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19 September 1997
Article for the NZ Farmer by Chris Ward, Senior Policy Analyst with MAF Policy
There is little debate that we are in an El Nino weather phase. Whilst the actual Southern Oscillation Index is of varying negative intensity from month to month the sea temperature off the Coast of Peru is running at 5 degrees centigrade higher and it is this phenomenon which has the influence on the weather.
Debate will continue on the likely agricultural impact of El Nino. Will it be similar in severity in terms of lack of rain and warm hot winds to the 82/83 El Nino drought on the East Coast of both Islands. In looking at past El Ninos the more negative the index is not a predictor of a worse affect on agriculture. For instance the 1986/87 El Nino had more of an influence on dairying in the Waikato and Taranaki than the more negative indexed 1982/83 affect. Dairy production was estimated to be 10% down in these regions in 1986/87 but only 3% down in 1982/83.
The best potential parallel for likely impacts this time is perhaps the 1982/83 El Nino impact.
The differences this time are:
We estimate that the potential detrimental impacts of droughts on the East Coast and possible Northland regions are unlikely to be fully compensated by positive affects due to increased rainfall on the West Coast.
We have also assumed that product prices will not change in the event of reduced supply. This we think is reasonable for some preliminary ballpark figures, but we would hope and trust that exporters would make the most of any perceived supply shortages amongst importers.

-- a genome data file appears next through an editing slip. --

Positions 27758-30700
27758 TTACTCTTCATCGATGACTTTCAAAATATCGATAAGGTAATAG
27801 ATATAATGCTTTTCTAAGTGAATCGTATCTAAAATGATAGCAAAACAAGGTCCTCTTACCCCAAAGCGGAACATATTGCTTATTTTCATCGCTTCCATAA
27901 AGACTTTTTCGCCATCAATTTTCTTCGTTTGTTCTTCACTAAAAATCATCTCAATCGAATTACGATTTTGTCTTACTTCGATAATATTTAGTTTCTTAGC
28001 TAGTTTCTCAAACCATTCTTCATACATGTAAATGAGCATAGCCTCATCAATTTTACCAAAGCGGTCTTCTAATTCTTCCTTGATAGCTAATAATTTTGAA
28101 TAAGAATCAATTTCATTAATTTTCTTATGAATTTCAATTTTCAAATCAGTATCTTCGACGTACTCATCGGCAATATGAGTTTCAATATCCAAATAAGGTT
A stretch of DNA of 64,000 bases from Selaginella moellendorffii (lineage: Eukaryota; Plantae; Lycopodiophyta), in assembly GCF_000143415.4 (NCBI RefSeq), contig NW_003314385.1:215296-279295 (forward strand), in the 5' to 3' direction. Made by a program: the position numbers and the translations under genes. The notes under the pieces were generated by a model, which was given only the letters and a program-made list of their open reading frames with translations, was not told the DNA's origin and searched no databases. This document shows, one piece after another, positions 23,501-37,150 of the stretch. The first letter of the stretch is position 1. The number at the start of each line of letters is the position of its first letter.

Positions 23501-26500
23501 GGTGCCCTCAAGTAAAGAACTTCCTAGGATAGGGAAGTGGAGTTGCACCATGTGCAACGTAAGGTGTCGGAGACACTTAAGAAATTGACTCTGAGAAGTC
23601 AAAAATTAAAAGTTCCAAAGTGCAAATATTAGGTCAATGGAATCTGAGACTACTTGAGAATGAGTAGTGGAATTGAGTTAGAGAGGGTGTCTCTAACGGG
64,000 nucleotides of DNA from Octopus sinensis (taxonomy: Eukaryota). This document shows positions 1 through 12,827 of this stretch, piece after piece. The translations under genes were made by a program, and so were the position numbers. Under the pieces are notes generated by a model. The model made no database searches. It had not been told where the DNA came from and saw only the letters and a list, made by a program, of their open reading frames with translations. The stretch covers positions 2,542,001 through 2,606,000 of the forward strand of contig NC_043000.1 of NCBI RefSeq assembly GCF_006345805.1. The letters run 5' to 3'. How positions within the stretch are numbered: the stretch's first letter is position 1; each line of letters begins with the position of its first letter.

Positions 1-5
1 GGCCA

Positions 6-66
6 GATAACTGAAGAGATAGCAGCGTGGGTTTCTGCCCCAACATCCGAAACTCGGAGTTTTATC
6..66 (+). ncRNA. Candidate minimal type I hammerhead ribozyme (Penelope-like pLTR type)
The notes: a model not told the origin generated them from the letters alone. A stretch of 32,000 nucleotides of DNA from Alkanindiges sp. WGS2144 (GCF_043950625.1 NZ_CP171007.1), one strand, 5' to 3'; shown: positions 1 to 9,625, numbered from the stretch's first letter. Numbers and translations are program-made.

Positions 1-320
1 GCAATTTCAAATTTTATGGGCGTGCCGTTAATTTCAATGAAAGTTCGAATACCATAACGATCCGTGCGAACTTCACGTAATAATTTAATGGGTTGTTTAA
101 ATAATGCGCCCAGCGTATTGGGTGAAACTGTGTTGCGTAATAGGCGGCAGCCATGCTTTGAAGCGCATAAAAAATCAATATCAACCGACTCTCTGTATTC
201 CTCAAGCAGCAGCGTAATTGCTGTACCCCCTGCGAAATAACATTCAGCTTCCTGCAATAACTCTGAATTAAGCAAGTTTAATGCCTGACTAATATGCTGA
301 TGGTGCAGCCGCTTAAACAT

Not as much transporting of stock to areas which have feed occurs as might be expected. Farmers in areas with feed usually prefer to purchase store stock to finish themselves, finances permitting.
In arriving at a cost at the farm gate we looked at the estimates of regional costsfrom past drought periods (which incidently weren’t all El Nino related). For instance in 1990 the effects of the East Coast drought and its flow on affects 1988/89 and 1990 were estimated at $365 million (farm gate costs)
We have looked at past product production statistics and categorised these as to the weather pattern at the time and taken on board the differences as outlined above.
Just as predicting the weather is an inexact science so to is predicting the impact. From the above estimate we derived our range of $300 to $500 million. To put this is perspective it is approximately 3 to 5% of total farm gate returns which in turn make up 5% of GDP.
At FOB prices Agriculture however forms about 15% of GDP. We have not attempted yet to estimate the impact to downstream industries.